Also called ‘deferreds’

Simple async operations

The whole point of these is to avoid lots of spaghetti code.

Basic code pattern:

function myPromise() {
    var deferred = $.Deferred();
    setTimeout(function() {
    }, 1000);
    Return deferred.promise();

    function(value) {
    function() {

This is a jQuery example

jQuery offers the developer a $.Deferred function

The returned object in the first code block is within the developers method but it returns the jQuery object

The promise object has an implementation in the ‘then’ method

This function takes two function as args, the success and failure functions.

You can see from the code the removal for the need to nest calls and code.

So this is the basic approach, to take a deferred object and return it immediately, when things succeed, you call the resolve method of the deferred object. So this object will also hold the data, so there is no need to go back to the data source if the object data is already collected. This could be really useful when you think about people profile objects.


From the ‘Remote Endpoint App’

The example calls one RESTful endpoint for the album info and a second for the album art

Showed how in the app manifest the ‘remote’ endpoints were specified. These are cool because they allow the server to make the call to that endpoint for you.

If you are connecting to SP stuff or the SP host web you ask for permissions to do this during installation. Apps in SP are first class principals in SP2013, people authenticate with claims, apps use OAuth

This is one example for making a cross-domain call, when you specify a remote endpoint in the manifest for the app the call is actually made by SharePoint. So it’s made on the server side, the results are then relayed to the app. This is neat as it means the call is no longer cross domain.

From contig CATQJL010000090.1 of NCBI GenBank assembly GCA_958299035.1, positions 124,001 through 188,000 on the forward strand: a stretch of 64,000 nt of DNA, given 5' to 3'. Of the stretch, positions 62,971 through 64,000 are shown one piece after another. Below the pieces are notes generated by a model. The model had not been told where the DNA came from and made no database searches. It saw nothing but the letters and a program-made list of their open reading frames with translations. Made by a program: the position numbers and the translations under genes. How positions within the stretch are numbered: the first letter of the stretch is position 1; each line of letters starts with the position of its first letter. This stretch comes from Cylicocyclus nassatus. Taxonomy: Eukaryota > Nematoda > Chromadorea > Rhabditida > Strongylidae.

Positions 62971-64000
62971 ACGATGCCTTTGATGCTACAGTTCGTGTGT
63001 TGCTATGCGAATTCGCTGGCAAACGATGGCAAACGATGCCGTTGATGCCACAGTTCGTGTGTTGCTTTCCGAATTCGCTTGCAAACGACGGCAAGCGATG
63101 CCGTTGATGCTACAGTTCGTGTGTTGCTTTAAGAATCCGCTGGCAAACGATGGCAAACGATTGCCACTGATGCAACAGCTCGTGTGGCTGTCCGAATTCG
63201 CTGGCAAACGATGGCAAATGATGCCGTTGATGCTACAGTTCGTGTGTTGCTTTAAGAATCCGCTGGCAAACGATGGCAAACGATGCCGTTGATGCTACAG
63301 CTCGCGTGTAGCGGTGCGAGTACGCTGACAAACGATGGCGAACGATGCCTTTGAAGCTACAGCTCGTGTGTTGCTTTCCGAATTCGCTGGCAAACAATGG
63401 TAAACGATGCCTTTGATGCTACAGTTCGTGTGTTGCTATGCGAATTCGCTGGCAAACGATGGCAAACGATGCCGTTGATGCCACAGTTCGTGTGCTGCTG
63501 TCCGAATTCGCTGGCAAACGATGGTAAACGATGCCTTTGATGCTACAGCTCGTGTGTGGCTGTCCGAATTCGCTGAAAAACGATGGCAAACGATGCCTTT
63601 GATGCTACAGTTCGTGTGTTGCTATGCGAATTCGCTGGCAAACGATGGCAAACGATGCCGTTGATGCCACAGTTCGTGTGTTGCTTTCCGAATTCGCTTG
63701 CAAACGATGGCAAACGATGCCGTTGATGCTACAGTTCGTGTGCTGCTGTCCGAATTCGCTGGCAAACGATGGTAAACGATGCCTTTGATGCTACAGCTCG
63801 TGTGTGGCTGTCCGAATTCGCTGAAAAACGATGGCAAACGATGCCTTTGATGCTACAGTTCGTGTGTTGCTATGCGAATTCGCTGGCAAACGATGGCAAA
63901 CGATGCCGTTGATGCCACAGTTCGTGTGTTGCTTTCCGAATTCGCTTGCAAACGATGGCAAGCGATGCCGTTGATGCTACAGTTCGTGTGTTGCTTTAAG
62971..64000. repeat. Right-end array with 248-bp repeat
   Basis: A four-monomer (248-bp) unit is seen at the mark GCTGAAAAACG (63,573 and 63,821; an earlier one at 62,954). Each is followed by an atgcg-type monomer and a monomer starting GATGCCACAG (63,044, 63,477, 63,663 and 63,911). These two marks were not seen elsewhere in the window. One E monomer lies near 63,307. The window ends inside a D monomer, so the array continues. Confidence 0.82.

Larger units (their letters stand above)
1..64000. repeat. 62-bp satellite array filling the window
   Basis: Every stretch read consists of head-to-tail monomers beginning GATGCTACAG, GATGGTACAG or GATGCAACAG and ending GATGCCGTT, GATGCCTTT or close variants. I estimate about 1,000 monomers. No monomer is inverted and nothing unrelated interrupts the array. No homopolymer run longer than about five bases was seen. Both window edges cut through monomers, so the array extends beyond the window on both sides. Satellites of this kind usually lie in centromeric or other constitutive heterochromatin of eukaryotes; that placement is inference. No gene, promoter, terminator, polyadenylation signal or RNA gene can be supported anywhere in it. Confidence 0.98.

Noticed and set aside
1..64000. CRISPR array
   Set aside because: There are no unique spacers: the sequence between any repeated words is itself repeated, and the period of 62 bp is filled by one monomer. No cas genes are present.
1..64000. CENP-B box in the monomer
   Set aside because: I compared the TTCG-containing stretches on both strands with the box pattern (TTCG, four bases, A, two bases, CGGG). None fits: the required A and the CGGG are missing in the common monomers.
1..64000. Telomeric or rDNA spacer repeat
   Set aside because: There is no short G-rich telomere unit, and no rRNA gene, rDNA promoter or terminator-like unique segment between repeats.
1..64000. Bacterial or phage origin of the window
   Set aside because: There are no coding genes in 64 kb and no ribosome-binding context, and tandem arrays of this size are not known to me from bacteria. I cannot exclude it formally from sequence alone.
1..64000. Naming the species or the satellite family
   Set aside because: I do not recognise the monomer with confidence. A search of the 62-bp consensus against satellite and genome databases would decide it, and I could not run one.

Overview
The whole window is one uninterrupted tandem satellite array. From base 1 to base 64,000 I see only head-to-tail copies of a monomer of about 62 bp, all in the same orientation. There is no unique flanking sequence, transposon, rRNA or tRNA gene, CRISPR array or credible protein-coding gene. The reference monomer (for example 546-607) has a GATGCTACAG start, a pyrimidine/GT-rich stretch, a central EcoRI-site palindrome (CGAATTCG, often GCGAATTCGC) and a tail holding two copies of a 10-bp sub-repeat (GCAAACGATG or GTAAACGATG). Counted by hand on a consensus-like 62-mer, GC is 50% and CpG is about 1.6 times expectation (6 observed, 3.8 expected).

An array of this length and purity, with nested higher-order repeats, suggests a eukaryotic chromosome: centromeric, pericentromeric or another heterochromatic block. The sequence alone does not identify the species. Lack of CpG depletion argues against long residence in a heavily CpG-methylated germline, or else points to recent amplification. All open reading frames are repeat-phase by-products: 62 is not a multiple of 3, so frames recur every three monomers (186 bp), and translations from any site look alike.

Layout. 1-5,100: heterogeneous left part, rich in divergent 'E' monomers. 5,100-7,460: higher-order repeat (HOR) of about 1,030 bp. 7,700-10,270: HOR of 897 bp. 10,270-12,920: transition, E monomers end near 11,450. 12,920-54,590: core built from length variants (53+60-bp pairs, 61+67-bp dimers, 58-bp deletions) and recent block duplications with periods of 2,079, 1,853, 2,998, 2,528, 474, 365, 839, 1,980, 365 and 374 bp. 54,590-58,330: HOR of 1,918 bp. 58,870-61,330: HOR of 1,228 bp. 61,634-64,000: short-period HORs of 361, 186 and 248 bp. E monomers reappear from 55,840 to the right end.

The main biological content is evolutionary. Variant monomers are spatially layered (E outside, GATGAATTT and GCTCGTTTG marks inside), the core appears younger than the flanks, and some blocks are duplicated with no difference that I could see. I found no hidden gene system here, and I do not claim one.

In the musicbrainz.songquery.js file there is an example of calling this declare RESTful endpoint

Note: If you think you might be calling libraries which might not be using ‘use strict’ then put it in your function instead of your library.

To make this call through SP you have to use the ‘SP.WebRequestInfo()’

The code actually making the call to execute the code above is in ‘musicbrainz.songviewmodel.js’

Interesting observation that all the deferred objects are kept in an array

In the load function the code checks to see if the code has already been executed

The code matchs on the artist names in the held promises

If it was found the code sets the active promise to the one found

Be careful to use the ‘new’ keyword to make sure that instances are created or the code would go a little bit mental.

It then calls the ‘then’ method on the active promise

This block contains both success and fail logic

The patterns are really nice as the endpoint interactions are in a very clean library. This is really focusing this code on just the call, the display logic is factored out away from the data call. Really very well done, as you would in the C# world of MVC or MVVM

Note: Rob Bouge is building a ‘promise’ library over the SP REST calls


Segregate code into libraries, there is a balance, due to efficiency of download, so maybe some go back together to make them faster to download.